In the finals, Ryan Howard of the Philadelphia Phillies defeated David Wright of the New York Mets 5–4, and hit a total of 23 home runs on the night, leading all competitors. Howard memorably hit his winning home run into a sign guaranteeing one person in the crowd 500 free round-trip flights from Southwest Airlines.[6]

PNC Park is distinct for having the Allegheny River running behind the right field bleachers. As a result, several balls were hit into the river on the fly (a feat that had only been accomplished once before in the stadium's regular-season history), as well as many more bouncing off the walkway alongside the river. Many fans waited in the river in canoes hoping to retrieve a ball, a sight more reminiscent of the following year's All-Star Game and Home Run Derby site, AT&T Park.

For the second straight year, gold balls were utilized whenever a player had one out remaining in the round. Any home runs hit with the gold ball meant Major League Baseball and Century 21 would pledge to donate $21,000 (US) to the Boys & Girls Clubs of America and Easter Seals, respectively.[7] In all, 14 gold-ball home runs were hit, constituting $294,000 raised for both charities.

PNC Park, Pittsburgh—N.L. 62, A.L. 24
Player Team Round 1 Round 2 Subtotal Finals Total
Ryan Howard Philadelphia 8 10 18 5 23
David Wright New York (NL) 16 2 18 4 22
Miguel Cabrera Florida 9 6 15 15
David Ortiz Boston 10 3 13 13
Jermaine Dye Chicago (AL) 7 7
Lance Berkman Houston 3 3
Miguel Tejada Baltimore 3 3
Troy Glaus Toronto 1 1

Other events

Futures Game

The eighth annual XM Satellite Radio Futures Game was held on Sunday, July 9, showcasing the top minor league prospects from all thirty major league clubs. Game MVP Billy Butler of the Kansas City Royals farm system hit a two-run home run to help lead the United States team to an 8–5 victory over the World team.[8]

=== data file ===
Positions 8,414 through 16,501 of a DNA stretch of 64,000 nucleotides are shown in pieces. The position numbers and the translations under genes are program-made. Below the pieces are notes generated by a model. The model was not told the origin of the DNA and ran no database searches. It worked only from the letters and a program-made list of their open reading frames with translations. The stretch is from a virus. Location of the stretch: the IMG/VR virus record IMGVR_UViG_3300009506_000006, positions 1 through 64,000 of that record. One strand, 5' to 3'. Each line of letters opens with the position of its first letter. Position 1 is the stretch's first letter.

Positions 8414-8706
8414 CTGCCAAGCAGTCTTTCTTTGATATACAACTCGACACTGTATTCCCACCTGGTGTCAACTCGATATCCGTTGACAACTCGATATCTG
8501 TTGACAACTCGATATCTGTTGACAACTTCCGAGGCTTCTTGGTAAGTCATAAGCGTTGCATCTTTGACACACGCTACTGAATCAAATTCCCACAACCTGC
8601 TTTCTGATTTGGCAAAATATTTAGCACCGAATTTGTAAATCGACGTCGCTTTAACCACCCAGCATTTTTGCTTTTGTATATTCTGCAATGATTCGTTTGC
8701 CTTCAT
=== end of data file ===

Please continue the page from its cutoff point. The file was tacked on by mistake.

Team 1 2 3 4 5 6 7 R H E
World 0 1 0 3 1 0 0 5 9 1
United States 0 2 5 1 0 0 X 8 11 0
WP: Homer Bailey (1–0)   LP: José Garcia (0–1)   Sv: Matt Lindstrom (1)
Home runs:
Wor: George Kottaras (1)
USA: Billy Butler (1), Joe Koshansky (1)

Roberto Clemente ceremony

Commissioner Bud Selig presented the Commissioner's Historic Achievement Award to deceased Pittsburgh Pirates legend Roberto Clemente between the fourth and fifth innings of the All-Star Game.[9] Clemente's widow, Vera, accepted the award. FOX play-by-play announcer Joe Buck emceed the ceremony. As a result, he called the bottom of the fourth inning from the entrance behind home plate. Buck created a little controversy when after Vera Clemente spoke what many said was a beautiful, moving speech Buck asked the fans "You guys having fun out here?!"


Footnotes and references

  1. ^ Cockcroft, Tristan (June 30, 2006). "FLB:All-American Juggernaut". ESPN.com. Retrieved July 22, 2007.
  2. ^ "Interleague History". MLB.com. Archived from the original on August 8, 2007. Retrieved July 22, 2007.
  3. ^ a b c d e f g Player declined or was unable to play.
  4. ^ a b c d e f g Player replaced vacant spot on roster.
  5. ^ a b Voted onto the roster via the "All-Star Final Vote".
  6. ^ Bloom, Barry M. (July 10, 2006). "Howard powers way to Derby crown". MLB.com. Archived from the original on August 12, 2007. Retrieved July 1, 2007.
  7. ^ Newman, Mark (July 11, 2006). "Gold Derby balls raise $294K for charity". MLB.com. Retrieved July 1, 2007.
  8. ^ Czerwinski, Kevin T. (July 9, 2006). "Early outburst lifts U.S. past World". MLB.com. Archived from the original on June 30, 2007. Retrieved July 8, 2007.
  9. ^ Bloom, Barry M. (July 12, 2006). "Baseball honors Clemente". MLB.com. Archived from the original on January 16, 2014. Retrieved July 8, 2006.